Microsoft Settles New Mexico Affair

Microsoft announced late Friday that it has reached a
settlement in the class action suit brought on behalf of consumers in the State of New Mexico.

The Redmond, Wash.-based software vendor will pay $31.5 million to settle claims that it violated New Mexico’s antitrust and unfair competition laws.

The law firms of Hinkle, Hensley, Shanor, & Martin, Lerach, Coughlin, Stoia, & Robbins and Freedman, Boyd, Daniels, & Hollander negotiated for the plaintiffs. The deal, which received preliminary approval on July 29, 2004 from the First Judicial District Court for the State of New Mexico, provides for vouchers that can be used to buy any manufacturer’s desktop, laptop, tablet computers, consumer software or specified peripherals.

Following the model of previous state class action settlements, Microsoft will pocket half of any unclaimed settlement funds. The other half will go to New Mexico’s underprivileged public schools in the form of vouchers that may be used for computer hardware, software and professional development services. The schools also will get half of the difference between the value of vouchers issued to consumers and the value of those actually redeemed.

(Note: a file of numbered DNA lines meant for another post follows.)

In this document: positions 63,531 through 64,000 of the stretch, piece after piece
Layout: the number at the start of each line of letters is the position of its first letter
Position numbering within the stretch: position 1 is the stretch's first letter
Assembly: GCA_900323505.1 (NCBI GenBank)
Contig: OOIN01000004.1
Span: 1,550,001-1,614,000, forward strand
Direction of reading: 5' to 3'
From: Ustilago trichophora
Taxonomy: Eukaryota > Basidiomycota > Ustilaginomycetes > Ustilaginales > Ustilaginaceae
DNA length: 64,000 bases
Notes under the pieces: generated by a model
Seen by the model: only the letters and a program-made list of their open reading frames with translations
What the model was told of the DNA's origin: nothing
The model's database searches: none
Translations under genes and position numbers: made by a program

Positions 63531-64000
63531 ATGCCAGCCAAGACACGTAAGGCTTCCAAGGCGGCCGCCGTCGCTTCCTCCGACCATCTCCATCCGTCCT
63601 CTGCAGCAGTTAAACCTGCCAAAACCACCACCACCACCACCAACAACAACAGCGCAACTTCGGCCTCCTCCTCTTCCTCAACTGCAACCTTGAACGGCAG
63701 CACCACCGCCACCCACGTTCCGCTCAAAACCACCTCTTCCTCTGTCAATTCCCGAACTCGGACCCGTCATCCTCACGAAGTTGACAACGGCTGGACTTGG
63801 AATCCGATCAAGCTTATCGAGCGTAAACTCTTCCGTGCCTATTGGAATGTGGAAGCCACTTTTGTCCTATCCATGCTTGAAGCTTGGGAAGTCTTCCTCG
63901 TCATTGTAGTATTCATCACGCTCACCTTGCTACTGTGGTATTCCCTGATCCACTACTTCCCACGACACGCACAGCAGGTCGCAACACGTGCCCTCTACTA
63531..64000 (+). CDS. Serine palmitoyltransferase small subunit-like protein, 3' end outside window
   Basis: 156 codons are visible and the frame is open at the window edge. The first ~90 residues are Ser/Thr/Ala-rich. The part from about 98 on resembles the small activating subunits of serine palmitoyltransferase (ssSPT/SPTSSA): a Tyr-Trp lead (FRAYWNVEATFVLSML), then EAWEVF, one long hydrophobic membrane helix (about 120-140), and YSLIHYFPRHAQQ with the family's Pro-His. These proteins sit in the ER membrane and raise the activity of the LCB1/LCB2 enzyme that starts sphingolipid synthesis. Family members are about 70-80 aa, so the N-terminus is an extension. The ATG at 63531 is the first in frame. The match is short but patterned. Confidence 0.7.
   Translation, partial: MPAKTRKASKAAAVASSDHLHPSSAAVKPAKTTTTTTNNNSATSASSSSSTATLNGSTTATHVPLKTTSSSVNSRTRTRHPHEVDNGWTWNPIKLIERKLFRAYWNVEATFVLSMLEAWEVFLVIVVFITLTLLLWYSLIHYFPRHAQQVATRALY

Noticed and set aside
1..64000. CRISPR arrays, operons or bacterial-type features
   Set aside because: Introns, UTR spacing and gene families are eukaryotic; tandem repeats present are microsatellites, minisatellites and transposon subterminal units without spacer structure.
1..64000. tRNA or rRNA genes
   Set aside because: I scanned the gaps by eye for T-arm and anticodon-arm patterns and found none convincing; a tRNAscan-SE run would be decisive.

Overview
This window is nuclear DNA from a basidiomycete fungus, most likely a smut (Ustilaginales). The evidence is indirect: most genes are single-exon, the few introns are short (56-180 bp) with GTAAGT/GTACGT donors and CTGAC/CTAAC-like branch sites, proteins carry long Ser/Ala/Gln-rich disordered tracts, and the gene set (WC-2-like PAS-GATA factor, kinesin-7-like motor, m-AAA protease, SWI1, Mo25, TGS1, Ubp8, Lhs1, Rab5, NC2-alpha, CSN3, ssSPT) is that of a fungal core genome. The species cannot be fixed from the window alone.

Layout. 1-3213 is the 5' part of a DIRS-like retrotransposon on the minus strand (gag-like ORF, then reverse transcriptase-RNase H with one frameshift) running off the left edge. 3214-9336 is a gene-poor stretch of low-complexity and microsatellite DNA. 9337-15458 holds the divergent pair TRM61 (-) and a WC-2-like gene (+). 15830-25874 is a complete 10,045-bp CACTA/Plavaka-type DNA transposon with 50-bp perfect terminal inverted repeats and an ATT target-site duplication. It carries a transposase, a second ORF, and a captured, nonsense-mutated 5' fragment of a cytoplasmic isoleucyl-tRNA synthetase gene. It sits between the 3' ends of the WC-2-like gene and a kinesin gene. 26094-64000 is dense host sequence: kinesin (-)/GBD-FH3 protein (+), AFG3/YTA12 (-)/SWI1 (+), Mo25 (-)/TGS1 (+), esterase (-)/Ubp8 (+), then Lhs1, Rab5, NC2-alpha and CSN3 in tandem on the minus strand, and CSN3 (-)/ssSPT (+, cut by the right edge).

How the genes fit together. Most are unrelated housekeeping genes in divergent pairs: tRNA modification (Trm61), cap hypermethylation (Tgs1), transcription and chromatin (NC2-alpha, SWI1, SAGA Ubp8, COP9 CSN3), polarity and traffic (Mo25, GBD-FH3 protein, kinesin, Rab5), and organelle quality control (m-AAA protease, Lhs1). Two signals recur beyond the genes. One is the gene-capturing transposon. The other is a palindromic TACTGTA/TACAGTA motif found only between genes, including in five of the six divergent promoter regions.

In June, Microsoft settled
similar suits with Arizona and Massachusetts.

“This settlement not only provides benefits for New Mexico consumers and businesses, but also to schools within the state by giving them the means to upgrade their existing computer systems and become more technologically advanced,” David Freedman, attorney for the plaintiffs, said in a statement.

Brad Smith, general counsel for Microsoft, said in a statement, “This settlement allows us to focus on the future and building great software, and avoids the cost and uncertainty of litigation.”

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